Fiske Social Models and Political Ideology

A key claim of Fiske is that the four relational social models facilitate and underpin political ideologies.  Deeply cognitively instantiated in every human mind but varying in salience, in strength and resonance in each individual.   They interplay with Haidt’s Moral Foundations but it it quite clear that the social models in themselves are key in giving shape to ideological space.

Importantly, the degree to which some social models are referenced provides us with a detailed typology of different types of leftitst (say) or explain the differences between Margaret Thatcher and Angela Merkel.

When people say that the left -right access is no longer relevant the are partly correct in the sense that it was always a simplification of the reality.  The reality is grounded in Fiske’s social models and the extent to which each ideological perspective thinks them worthy of reference, worthy of respect, appropriate or worthy of moralising.

Here we look at the main political ideologies from left to right:




Left Authoritarians

Social Democracy

Pro-Market Left


Moderate Nationalists

Christian Democrats

National Security Conservatives

Free Market Conservatives

Right Authoritarians



The Anarchists are interesting as they are motivated by reverse dominance in Haidtian terms and either very weakly reference or don’t reference at all the Fiske Social Models.

CS and AR are the social models which where dominant during most of human evolution and shaped every society up until the last 10,000 years, and most since then so you would expect that CS is important to all ideologies as this picture shows.  The strongest referrers of course are the Communists, Communitarians and then the extreme right.  The Extreme right conceives of the society as the nation and demands sharing (usually sacrifice) in its name.  This is true of fascists also, both these types of rightists will appropriate property, business interests and lives to the collective communal national interest.  Leftists also cite the necessity of collective communal interest over individual interests in a clear spectrum – for the communists, the collective has primac, for social democrats the assertion of collective interests can trump some individual interests in some cases.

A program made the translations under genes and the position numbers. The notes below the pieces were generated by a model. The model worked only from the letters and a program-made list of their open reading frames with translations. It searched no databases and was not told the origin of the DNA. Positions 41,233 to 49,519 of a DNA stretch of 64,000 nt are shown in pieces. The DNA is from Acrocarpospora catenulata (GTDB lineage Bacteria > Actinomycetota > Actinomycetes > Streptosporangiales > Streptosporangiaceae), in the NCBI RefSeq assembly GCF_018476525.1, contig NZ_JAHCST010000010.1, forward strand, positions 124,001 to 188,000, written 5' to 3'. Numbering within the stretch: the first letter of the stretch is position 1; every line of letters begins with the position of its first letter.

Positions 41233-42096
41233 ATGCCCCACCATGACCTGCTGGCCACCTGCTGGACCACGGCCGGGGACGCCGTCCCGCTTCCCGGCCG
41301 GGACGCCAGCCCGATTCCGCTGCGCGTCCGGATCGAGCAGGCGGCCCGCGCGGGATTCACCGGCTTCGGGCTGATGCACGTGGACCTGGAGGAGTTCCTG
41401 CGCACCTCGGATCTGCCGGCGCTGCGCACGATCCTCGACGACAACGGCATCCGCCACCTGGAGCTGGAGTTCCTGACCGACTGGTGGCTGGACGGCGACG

In AR the reference is not as strong as CS, but stronger than EM or MP below, especially on the right.  The extreme right of course  makes a fetish of authority seeing it as a source of moral purpose or worth.  All rightists employ this reference to a degree, the oddity here is that far left communists and socialist opposing in-group authority utilise AR.  The reason being that the strong assertion of communal rights over individual ones required the organisation and discipline association with AR.  The dictatorship of the proletariat was built on AR lines.  North Korea takes AR to fundamental extremes requiring citizens to worship leaders with god like qualities.  Anarchists, Greens and Communitarians are full of reverse dominance and can’t reference authority as a good in itself.


The Renaissance and Political Liberalism, the Enlightenment and the democratic revolution all owe their origins to the EM social  model.  It is obvious therefore that the democratic centre will valorize this model and the undemocratic parties eschew it.


The MP model is new to politics  emerging only in the past 200 years with the emergence of capitalism.  Although trade and MP are very ancient the MP model didn’t have much political salience when trade was marginal in communal life, but with the ascendancy of economic man MP, moved to the forefront of politics.  Mostly associated with the right the valorization of this model has recently been joined by a section of the left.  For the extremes any reference to price or contract as MP should really be referred to is rightism.


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